Rules of the Road
My son turned 16 earlier this month. A milestone year. For all concerned. I wanted to honor it appropriately, but there is no “sweet 16” tradition for the boys. When I went to pick out a greeting card, there was a shelf devoted to pink and frilly cards for girls turning 16 but nothing for the boys. Nothing. I was so annoyed, I left the store empty handed. Resentful of overpriced greeting cards, I am regularly disgusted with the dearth of cards for boys and men. I should boycott the whole greeting card thing, but I love presenting a loved one with a meaningful card. It seems that only women are the target audience for greeting cards. The ones for men swing between the extremes of crude (Beer and Boobs!) and earnest (“Son, we are so proud.”) I am particularly DONE with cards for “Husband” that show a silhouette of a young man and a young woman, perhaps with a baby. Ummm. Been there done that. A long time ago. I don’t see myself or my husband or my son in these cards.
I went back to the overpriced card store a few days later, still annoyed. (Papyrus. I hate it. Who pays $8.99 for a greeting card! Oh. Wait. I do.) I was drawn to the juvenile section with its simple and bright designs. The completely adorable pirate hat reminded me of his 5th birthday when pirates were the theme. Nostalgic, I bought it. I reread the earnest “Son, we are so proud” card. Maybe it’s not so hokey. Proud of him, I bought it. But the card I probably should have gotten was the race car card. Driving. Sixteen. Rite of Passage. Here we go!
My son and I are deeply bonded. There is a connection between us that is so strong it takes my breath away. But over the past year, he has increased the separation between us. As he should. Spending time with friends, asserting his differences from me, aligning with my husband, his dad. Besides, I regularly fall into the role of nagging mom, so why wouldn’t he want to move far away from that? Clearly, we will need to carve out new ways to be with each other as he grows older.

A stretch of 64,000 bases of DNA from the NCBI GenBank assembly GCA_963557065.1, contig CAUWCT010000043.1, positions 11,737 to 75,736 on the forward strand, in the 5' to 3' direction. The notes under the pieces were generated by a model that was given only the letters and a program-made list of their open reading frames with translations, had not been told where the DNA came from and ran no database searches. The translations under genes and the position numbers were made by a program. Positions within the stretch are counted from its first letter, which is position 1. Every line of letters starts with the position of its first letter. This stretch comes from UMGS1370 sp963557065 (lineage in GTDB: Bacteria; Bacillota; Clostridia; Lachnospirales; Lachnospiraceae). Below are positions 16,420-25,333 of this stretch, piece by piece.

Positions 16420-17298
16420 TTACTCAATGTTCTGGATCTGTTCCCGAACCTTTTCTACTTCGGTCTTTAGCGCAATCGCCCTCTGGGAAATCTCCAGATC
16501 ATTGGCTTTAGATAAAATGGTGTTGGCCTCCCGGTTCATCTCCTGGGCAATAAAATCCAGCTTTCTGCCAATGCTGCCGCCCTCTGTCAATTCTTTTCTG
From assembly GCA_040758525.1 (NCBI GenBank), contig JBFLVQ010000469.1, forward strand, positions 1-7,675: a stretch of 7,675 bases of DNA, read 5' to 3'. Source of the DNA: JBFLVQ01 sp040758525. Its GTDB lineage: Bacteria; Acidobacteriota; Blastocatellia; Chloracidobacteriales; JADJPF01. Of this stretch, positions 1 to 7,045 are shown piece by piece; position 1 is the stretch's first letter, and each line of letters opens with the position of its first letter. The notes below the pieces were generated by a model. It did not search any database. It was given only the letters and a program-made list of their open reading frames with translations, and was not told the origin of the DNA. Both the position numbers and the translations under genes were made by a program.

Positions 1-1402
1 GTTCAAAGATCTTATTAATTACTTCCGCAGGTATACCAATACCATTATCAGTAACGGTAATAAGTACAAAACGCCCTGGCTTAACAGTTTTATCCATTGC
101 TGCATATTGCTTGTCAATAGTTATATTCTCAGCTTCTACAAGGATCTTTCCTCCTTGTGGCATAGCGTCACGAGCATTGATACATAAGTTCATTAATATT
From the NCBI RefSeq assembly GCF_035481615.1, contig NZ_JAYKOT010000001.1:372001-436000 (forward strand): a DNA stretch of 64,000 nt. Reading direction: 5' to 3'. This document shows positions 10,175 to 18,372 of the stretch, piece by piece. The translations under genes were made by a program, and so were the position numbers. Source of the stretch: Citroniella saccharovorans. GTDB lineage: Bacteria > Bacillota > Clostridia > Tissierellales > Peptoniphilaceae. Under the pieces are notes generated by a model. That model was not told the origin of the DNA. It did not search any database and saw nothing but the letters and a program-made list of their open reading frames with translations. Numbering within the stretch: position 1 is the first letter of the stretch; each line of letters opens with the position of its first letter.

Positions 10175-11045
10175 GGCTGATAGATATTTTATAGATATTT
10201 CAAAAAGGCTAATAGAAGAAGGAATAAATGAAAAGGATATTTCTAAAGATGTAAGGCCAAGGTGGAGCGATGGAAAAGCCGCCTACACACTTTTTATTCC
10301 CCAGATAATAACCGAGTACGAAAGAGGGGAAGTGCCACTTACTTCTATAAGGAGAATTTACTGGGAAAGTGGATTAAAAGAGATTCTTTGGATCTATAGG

I remember teaching my daughter to drive, several years ago. She too had been moving away from me. But these hugely significant growing up activities, like learning to drive and choosing a college, bring them back. Excited to separate, but kind of scared, they tuck right back into the safe embrace of home.
Every weekend we had our driving time together. In the beginning, it was rocky and terrifying. White knuckled, I would exclaim: Watch out for the car! You are too close to the curb! Slow down! But gradually, we moved from the empty parking lot, to the quiet neighborhood, to the slower side streets. She gained confidence and skills. We developed a little routine for our Sunday drives, jaunting over to the next town or two or three, stopping for a coffee or some other treat. And talking. There is something about being in the car together that facilitates conversation. The bond had loosened, so that it could change. Through our driving times, it reintegrated. At a more mature level.
By the time she got her license, a year had passed and she was 17. A lot of maturing happens in a year at that age. She was ready. Of course, letting her get into that car and drive alone was terrifying to me. And, frankly, it marked a huge step toward independence. Getting in that car. Alone. Leading her life. I missed our Sunday driving sessions. I missed her. As a parent, you want to protect them and keep them safe forever. But they have to lead their lives, make their own mistakes. You just pray that they don’t die in the process. And cars are scary. Terrifying. Mass * Velocity = Potentially Fatal Accident.
Nagging mother that I am, I told my son, I will take you to get your learner’s permit as soon as you turn 16, but you better study the manual and do the practice tests. You can get a crummy grade in math, but you can’t get a crummy grade in driving. Your life is at stake.
As the day got closer, he took it more and more seriously. So did I. He took the practice tests. We reviewed the questions he got wrong. When we drove somewhere, I talked through all the rules and choices I was making as I drove, suddenly aware of the multiple nuanced calculations one mindlessly makes when one drives. I quizzed him on the rules of the road. He assured me that he knew them. “Don’t worry Mom, I know the rites of passage.” I smiled. He meant rules of the road, but – as usual – I liked his way of saying it better. Indeed he does know the rites of passage.
And the rules of the road. He passed.